The Croatian Sheepdog is so hardwired for the work of herding, that puppies start to learn their jobs at three or four months of age, when they are placed alongside a mature dog to be mentored. The puppy works alongside the seasoned canine, and by the time the young dog has reached six months of age, it is able to work on its own.


Farmers who own Croatian Sheepdogs attest to the dog’s ability to know and single out each and every head of cattle, by hearing its name. These dogs are always on the alert for a hand signal, head nod, or verbal command from the shepherd, which they will obey regardless of any danger. They are even known for being so attuned to their owners that they can anticipate the next command before it has even been given. These dogs work independently, but once their tasks are done, they prefer to stay right next to their owners.


Even though the breed has remained virtually unchanged in appearance and working characteristics for centuries, it was not until 1935 that a systematic breeding program for Croatian Shepherd Dogs was developed. Dr. Romic, considered the “father of the Croatian Sheepdog” began the program with three dogs: Garavusa Gara (female), Buda, and Sojka. His work resulted in winning official recognition for the breed thirty-four years later. On March 16, 1968, the Yugoslav Kennel Club adopted the breed standard, which was accepted by the Federacion Cynologique Internationale (FCI) on April 23rd, 1969; that same year the FCI officially recognized the Croatian Sheepdog. In 1969, the Croatian Kennel Club (CKC) registered 130 Croatian Sheepdog females, 72 males, and classified more than 30 of their ancestors. The breed is now recognized by the United Kennel Club (UKC), as well.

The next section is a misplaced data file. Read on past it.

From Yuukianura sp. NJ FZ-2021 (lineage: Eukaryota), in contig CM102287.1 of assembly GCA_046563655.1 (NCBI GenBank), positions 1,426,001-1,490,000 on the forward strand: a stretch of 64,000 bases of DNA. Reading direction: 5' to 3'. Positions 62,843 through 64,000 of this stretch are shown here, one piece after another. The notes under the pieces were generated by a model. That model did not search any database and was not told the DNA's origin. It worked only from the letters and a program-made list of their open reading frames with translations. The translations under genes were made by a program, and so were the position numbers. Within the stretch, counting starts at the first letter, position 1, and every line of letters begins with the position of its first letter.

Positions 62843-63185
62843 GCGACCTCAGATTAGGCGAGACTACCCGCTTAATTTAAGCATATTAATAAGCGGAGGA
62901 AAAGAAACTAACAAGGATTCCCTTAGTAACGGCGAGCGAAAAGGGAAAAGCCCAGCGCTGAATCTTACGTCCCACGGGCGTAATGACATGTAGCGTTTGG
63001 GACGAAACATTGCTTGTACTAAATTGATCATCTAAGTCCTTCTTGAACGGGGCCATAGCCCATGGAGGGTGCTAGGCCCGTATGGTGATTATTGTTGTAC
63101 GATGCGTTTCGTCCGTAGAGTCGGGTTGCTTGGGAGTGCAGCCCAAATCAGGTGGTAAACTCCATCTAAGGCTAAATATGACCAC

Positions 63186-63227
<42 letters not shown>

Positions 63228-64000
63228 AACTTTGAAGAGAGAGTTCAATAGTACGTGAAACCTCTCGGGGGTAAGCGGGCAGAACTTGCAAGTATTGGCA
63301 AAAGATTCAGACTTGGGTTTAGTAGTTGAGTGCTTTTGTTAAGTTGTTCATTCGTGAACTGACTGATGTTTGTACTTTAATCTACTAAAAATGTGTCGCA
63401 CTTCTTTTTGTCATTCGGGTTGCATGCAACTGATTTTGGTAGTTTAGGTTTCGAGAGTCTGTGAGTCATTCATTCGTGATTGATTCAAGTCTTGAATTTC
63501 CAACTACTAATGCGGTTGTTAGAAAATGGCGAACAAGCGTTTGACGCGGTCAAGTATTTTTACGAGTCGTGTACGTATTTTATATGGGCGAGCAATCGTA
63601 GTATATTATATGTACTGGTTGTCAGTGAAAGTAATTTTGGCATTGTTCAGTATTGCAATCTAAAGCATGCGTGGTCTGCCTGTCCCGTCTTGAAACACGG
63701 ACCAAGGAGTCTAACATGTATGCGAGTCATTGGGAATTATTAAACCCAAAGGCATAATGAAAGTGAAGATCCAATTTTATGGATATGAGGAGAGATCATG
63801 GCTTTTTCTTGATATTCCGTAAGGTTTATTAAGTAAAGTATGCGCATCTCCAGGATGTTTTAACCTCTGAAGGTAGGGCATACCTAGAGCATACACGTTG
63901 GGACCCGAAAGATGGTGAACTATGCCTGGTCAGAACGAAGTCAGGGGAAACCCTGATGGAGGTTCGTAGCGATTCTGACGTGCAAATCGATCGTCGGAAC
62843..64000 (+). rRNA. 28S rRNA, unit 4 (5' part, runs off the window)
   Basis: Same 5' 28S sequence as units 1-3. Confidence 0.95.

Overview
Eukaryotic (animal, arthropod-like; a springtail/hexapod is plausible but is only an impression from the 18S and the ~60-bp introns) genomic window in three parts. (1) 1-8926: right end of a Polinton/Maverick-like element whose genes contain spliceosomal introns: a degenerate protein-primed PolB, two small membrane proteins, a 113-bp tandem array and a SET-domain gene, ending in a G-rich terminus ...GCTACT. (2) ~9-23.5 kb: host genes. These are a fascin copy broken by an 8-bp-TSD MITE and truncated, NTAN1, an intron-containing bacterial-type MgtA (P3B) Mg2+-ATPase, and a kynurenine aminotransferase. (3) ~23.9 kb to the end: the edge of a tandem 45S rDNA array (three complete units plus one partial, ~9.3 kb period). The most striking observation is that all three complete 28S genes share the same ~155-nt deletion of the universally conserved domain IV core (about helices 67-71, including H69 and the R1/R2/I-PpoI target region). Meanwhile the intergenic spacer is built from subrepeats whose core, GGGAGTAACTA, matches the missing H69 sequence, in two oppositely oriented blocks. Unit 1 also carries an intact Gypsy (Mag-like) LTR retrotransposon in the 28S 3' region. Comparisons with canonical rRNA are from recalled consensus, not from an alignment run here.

Today Mawlch Kennels in Croatia, owned by husband and wife team Alen and Sara Marekovic, is known for producing exceptional Croatian Sheepdogs. Mr. Marekovic is president of the CKC’s Agility Committee and has conducted numerous agility seminars. He has served as an international agility judge in his home country of Croatia, as well as in Slovenia, Austria, Hungary, Italy, and Finland. The Malwch Kennel dogs and offspring are found in the lines of the top Croatian Sheepdogs around the world.


Alen Marekovic’s dog Drava Certisa or “Cita” (female) has participated six times in Agility World Championships (AWC). At Cruft’s 2008, she won first and second place awards in the International Triathlon events and third place in International Agility. Cita, who is also known for her great temperament, produced one of today’s most sought after stud dogs of the breed and a working agility dog, Malwich Grom. His father, Apolon, was a member of the 2003 Croatian Agility Team. Currently Malwich Grom is owned by Jasna Sen of Slovenia.


Con Maige Kennel, in Zagreb, Croatia, is FCI registered and owned by Tanja Janes. The name of the kennel comes from an Irish legend and means “hound of the plains”. Ms. Janes chose the name because Croatian Sheepdogs are true dogs of the plains, having originated in Slovania, the lowlands of Croatia.